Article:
We spend so much time examining and contemplating what we see on the outside of our bodies — our skin, nails, that one weirdly long hair that keeps growing out of our left eyebrow — that we can forget about the many micro-universes that exist within us. But our mouths, lungs, guts, and vaginas each contain microbiomes, the ecosystems of micro-organisms, primarily bacteria, which protect our health and battle disease, infection, and harm.
While we may not consider our vaginal microbiomes, knowing about them and how to keep the bad bacteria in check can be an asset to our health, especially our vaginal health.
The vaginal microbiome: good bacteria vs. bad bacteria
When we hear the word “bacteria,” we tend to think of the kind that cause infections and illness: the bacteria that give us food poisoning, for example, or the kind that can infect a wound. Our bodies play host to a wide variety of bacteria, both good and bad. And a healthy biome has a balance between the two.
Dr. Lauren Streicher, a clinical professor of obstetrics and gynecology at Northwestern University’s Feinberg School of Medicine and author of Slip Sliding Away: Turning the Clock Back on Your Vagina, likens the microbiome to a city. “I describe the vaginal microbiome as a community where you have mostly good citizens [the lactobacilli] who keep the neighborhood nice and tidy,” she said. “Then you’ve got the bad eggs [like Gardnerella] who throw their garbage out the window.”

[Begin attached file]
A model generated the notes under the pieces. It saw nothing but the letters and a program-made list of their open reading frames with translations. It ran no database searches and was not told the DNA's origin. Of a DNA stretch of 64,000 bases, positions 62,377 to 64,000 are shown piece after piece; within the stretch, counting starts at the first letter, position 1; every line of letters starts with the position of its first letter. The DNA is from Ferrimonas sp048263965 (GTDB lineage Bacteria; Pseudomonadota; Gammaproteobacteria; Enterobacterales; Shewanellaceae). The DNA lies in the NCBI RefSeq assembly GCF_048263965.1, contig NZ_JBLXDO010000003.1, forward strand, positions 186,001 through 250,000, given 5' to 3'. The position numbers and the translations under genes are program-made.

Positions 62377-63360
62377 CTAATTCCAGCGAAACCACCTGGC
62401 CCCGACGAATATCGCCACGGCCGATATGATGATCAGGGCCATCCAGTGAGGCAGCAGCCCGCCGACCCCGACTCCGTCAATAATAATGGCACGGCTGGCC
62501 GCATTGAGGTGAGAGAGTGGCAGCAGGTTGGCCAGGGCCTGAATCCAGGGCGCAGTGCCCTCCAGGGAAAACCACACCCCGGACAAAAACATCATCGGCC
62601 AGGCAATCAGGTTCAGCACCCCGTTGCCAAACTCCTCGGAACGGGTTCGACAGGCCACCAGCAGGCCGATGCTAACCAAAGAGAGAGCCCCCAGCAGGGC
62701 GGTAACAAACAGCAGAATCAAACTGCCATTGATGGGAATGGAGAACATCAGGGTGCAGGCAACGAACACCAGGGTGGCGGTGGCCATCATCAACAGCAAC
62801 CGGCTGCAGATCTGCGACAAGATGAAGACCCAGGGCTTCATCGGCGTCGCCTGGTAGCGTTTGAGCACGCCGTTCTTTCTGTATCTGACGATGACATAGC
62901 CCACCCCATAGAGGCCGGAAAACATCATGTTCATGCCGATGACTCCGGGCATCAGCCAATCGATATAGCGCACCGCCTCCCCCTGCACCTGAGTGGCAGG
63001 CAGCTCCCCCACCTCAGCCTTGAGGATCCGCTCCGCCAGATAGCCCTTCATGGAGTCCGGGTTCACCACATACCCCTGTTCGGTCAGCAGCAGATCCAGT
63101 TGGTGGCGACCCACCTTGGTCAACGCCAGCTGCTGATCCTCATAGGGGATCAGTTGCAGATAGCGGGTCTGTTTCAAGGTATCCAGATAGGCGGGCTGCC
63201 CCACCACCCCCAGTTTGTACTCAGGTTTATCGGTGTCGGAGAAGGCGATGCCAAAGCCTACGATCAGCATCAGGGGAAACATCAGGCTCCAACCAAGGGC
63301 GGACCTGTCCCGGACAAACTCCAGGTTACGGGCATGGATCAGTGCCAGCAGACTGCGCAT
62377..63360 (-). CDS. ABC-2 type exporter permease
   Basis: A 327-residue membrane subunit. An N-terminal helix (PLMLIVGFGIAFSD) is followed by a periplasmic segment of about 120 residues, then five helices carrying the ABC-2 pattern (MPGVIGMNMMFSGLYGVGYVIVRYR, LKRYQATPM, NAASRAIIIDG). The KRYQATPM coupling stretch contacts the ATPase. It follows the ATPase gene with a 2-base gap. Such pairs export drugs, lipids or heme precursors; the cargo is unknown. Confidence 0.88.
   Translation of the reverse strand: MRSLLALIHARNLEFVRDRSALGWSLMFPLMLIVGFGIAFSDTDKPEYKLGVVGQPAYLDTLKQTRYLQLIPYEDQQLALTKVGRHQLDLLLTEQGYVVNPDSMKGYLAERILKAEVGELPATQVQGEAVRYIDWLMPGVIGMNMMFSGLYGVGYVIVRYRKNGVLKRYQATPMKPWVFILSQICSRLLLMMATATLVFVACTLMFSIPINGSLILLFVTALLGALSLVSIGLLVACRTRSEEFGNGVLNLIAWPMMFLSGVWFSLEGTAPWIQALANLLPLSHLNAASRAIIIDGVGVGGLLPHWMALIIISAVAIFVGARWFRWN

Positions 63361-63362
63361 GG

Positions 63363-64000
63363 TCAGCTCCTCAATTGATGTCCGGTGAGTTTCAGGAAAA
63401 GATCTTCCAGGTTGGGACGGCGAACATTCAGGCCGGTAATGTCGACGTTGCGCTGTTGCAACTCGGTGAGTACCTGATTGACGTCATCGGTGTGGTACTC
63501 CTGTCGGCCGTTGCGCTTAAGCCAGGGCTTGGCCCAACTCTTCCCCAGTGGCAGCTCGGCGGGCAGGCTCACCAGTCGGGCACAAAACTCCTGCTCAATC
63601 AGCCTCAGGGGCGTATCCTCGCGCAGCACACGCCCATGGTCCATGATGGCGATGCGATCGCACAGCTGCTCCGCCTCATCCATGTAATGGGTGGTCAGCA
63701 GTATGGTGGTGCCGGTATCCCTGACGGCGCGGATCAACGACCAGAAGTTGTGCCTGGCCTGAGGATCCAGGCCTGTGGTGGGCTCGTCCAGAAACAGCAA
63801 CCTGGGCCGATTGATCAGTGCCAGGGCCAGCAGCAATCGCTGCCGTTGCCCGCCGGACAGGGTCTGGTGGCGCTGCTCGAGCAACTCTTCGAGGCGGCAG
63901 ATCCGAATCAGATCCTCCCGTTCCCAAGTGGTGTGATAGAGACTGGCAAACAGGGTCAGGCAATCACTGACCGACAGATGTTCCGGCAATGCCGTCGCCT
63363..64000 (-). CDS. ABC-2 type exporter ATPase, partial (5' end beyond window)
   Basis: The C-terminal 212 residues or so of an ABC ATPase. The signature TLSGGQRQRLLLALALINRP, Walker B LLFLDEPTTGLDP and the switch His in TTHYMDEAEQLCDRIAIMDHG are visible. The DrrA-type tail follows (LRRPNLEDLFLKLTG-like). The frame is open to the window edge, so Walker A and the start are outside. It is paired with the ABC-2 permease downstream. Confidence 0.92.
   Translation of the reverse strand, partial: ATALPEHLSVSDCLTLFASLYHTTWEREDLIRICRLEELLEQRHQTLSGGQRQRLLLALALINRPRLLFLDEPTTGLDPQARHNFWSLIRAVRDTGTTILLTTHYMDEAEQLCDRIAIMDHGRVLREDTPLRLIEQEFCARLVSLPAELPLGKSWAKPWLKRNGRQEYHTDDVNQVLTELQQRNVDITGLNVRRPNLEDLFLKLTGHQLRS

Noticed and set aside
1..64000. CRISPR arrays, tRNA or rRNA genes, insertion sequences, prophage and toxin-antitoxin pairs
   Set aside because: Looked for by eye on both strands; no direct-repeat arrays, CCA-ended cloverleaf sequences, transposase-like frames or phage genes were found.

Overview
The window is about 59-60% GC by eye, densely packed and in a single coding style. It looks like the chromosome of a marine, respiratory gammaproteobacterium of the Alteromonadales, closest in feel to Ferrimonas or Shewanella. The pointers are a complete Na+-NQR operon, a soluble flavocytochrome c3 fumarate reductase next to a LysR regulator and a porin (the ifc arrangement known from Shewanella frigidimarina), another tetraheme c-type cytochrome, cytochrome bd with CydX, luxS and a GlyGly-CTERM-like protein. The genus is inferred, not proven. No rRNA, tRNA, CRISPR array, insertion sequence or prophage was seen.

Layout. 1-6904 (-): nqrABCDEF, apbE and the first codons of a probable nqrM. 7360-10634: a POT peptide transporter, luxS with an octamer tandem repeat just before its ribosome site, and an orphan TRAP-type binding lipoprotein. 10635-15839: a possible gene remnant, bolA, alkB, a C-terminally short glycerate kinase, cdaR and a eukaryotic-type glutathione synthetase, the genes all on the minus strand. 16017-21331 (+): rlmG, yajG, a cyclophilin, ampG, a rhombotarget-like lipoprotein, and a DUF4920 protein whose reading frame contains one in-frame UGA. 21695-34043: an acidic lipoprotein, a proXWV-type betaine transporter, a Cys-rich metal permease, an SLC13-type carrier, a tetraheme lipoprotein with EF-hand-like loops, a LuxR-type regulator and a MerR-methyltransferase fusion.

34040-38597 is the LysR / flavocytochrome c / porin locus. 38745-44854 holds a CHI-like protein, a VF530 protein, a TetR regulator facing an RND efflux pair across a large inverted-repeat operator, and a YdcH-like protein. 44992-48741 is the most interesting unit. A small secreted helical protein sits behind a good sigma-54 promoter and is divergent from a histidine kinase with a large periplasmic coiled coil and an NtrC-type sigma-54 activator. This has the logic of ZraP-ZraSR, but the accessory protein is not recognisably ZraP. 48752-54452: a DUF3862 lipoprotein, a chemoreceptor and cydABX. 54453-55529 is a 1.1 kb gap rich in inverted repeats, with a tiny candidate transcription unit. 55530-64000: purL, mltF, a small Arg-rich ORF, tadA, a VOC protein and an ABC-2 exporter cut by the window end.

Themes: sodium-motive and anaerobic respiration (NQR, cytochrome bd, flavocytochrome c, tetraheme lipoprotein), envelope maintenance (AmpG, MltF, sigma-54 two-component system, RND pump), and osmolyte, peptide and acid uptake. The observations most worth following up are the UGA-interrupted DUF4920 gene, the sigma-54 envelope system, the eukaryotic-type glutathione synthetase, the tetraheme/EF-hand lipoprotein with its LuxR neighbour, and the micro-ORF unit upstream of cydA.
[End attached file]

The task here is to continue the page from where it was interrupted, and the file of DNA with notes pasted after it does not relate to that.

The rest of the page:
A healthy vaginal microbiome contains mostly beneficial lactobacilli. When bad bacteria like Gardnerella takes over, it can not only spur discharge and odor but also cause bacterial vaginosis, and even make us more susceptible to sexually transmitted diseases such as gonorrhea, chlamydia, and HIV.
Your vaginal microbiome during menopause and perimenopause
When our estrogen levels plummet during menopause, it can affect many things that we might never have considered, like our vaginal microbiomes. To have a healthy microbiome, you need a healthy pH, the acid-based balance, says Streicher. A normal, healthy vagina has a low pH, usually in the 3.0 to 4.5 range, where lactobacilli can proliferate and dominate.
When estrogen levels go down, your vaginal pH goes up, and the lactobacilli have difficulty functioning. Essentially, your vaginal microbiome suddenly becomes the equivalent of a bad neighborhood.
“That’s when Gardnerella moves in,” says Streicher. “And that’s when you get the problems.”
What can you do to keep your vaginal microbiome healthy?
If you haven’t noticed anything different about your vagina recently, then chances are your vaginal microbiome is working just fine. But if you’ve been experiencing unwelcome vaginal changes lately, your microbiome might be out of balance.
Luckily, there are easy ways to get your pH back on track. Talk to your doctor about the changes you’ve been experiencing; they may suggest vaginal estrogen or a product containing hyaluronic acid. Though there’s much we can do ourselves when it comes to taking care of our vaginas and keeping them healthy, when things start to get funky, it’s best to talk to a professional.
By Lindsay Goldwert
Lindsay Goldwert is the content director for Stripes.
Image by Edward Jenner/ Pexels